Faculty: Law
Department: Law


Eze, K. U.
Nwakoby, G. C.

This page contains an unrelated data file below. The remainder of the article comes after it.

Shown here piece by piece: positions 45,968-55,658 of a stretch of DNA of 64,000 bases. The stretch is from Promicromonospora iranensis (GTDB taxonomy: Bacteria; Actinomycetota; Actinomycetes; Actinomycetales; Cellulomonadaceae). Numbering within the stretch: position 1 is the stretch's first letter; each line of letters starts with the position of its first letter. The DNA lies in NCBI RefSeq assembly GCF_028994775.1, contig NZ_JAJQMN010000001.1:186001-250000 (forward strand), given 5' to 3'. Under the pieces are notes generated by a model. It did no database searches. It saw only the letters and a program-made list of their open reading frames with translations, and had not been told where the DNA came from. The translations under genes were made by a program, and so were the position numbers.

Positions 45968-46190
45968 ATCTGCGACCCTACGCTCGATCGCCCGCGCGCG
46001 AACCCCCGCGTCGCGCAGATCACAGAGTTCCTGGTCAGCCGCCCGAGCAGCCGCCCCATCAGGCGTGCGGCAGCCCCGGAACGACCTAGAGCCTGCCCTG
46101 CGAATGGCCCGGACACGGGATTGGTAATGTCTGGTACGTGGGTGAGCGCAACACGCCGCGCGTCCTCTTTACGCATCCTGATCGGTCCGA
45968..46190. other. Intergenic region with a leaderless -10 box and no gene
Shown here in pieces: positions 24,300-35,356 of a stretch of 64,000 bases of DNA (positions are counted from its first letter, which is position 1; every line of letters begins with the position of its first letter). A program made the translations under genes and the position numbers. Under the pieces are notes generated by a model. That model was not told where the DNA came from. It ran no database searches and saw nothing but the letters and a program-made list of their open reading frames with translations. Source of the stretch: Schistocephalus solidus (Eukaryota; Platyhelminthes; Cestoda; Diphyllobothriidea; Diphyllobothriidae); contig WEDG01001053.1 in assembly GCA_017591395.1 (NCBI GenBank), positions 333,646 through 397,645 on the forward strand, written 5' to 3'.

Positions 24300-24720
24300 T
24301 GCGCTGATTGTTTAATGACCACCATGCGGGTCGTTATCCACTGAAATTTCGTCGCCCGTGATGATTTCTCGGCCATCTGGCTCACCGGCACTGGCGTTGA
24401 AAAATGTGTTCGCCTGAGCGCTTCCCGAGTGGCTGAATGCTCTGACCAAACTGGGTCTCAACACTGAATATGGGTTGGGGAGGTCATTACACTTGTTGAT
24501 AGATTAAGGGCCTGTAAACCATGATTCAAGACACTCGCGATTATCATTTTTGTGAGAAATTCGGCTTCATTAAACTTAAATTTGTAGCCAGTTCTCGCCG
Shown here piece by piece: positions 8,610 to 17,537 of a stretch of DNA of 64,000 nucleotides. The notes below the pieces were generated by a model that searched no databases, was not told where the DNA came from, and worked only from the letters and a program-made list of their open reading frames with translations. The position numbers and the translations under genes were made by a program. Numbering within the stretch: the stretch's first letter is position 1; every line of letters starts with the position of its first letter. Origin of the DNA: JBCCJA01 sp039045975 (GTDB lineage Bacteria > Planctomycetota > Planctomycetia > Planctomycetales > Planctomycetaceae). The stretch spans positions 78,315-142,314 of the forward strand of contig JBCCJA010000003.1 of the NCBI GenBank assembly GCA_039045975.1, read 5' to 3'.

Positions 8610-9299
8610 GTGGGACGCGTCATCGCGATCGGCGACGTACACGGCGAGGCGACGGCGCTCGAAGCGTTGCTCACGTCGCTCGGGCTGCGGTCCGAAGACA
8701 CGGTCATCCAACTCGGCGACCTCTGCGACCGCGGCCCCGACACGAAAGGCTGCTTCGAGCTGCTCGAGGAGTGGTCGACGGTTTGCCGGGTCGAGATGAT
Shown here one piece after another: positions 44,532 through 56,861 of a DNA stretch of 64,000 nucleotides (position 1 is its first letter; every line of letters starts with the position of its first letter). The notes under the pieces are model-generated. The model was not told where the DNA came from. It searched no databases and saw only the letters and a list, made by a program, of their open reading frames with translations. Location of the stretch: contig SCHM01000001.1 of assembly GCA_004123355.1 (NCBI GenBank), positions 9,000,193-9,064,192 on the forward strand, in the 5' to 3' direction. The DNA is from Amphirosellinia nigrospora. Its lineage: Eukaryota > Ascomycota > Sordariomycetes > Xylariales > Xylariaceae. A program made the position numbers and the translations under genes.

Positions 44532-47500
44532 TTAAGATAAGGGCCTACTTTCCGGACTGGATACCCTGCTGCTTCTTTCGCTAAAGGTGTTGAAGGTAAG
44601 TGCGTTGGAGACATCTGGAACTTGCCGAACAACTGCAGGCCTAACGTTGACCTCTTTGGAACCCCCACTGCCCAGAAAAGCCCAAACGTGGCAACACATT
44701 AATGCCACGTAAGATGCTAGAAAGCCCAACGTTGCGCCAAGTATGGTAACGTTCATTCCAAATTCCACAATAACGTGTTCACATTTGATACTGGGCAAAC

The twin issues of regulation of the Internet use and enforcement mechanisms against cybercrimes seem to have become a regular feature of daily deliberations by individuals, governments and institutions which are concluded with some forms of anxiousness to device means of withstanding the challenges posed by the free Internet use and cybercrimes. Globally, this anxiousness not only intensifies the culture of fear about cybercrimes, but they also increase demands for pressurizing the world community to respond. This research work is aimed at presenting a review of the problems in regulating the Internet use and enforcement mechanisms against cybercrimes under international law. It is hereby argued that any effort towards the regulation of the Internet use and enforcement mechanism against cybercrimes must not be left within the bounds of domestic laws only. There must be a globally galvanized mechanism to achieve success. The Internet is, in a remote sense, analogous to a 'common heritage of mankind'. No one owns it, people of all nationalities use it and experience all the challenges emanating from its use. This makes the issue of regulation of the Internet use and enforcement mechanisms against cybercrimes an international issue within the realm of International Law. It cannot be over emphasized that anything short of a global co-operation and legal framework would result in regulatory and legislative arbitrage to the advantage of cybercriminals, as those places lacking regulation of the Internet use and legislation against cybercrimes would become the very porous den of cybercriminals. This research work is therefore making a case that the future of regulating the Internet use and control of cybercrimes does not solely revolve around increasing the role and capacity of domestic jurisdictions, it should also be about the entire countries of the world forging new relationships within the transnational and global networks of cyber security taking into consideration the limits of fundamental rights and freedoms vis-sa-vis the Internet use. The method adopted in this research work is mainly doctrinal method of obtaining data and information for this study. This method entailed the collection and collation of relevant materials on the topic and carrying out critical analysis of the data. Empirical method was also partly adopted. It has been found out that with the increasing vulnerability of computers and over dependence on computer systems within the global Internet network and increased dependence of the society on computer technique and telecommunications systems, the risk of damage of the new Internet technology as a result of criminal activities thereon is significantly increasing. Therefore, it is necessary to give more information about vulnerability of computer systems due to the Internet use and necessity of effective protection means. Since both cybercrime and the means of the Internet by which it is commonly committed possess heterodox features, this research work has propounded the heterodoxity doctrine, which is imbedded in two pivotal strategies by which cybercriminals can be effectively prosecuted in any jurisdiction at all in the world, whether there are laws or no laws regulating the Internet use or prohibiting cybercrimes in that jurisdiction and without regard to the age of the cybercriminal, nor allowing the implication of legislative and regulatory arbitrage to surface. And those strategies are founded in the treatment of cybercrimes as taazir(ta'zir) crimes and by all the countries of the world adopting universality principle of state jurisdiction under international law in cybercrimes prosecution and adjudication.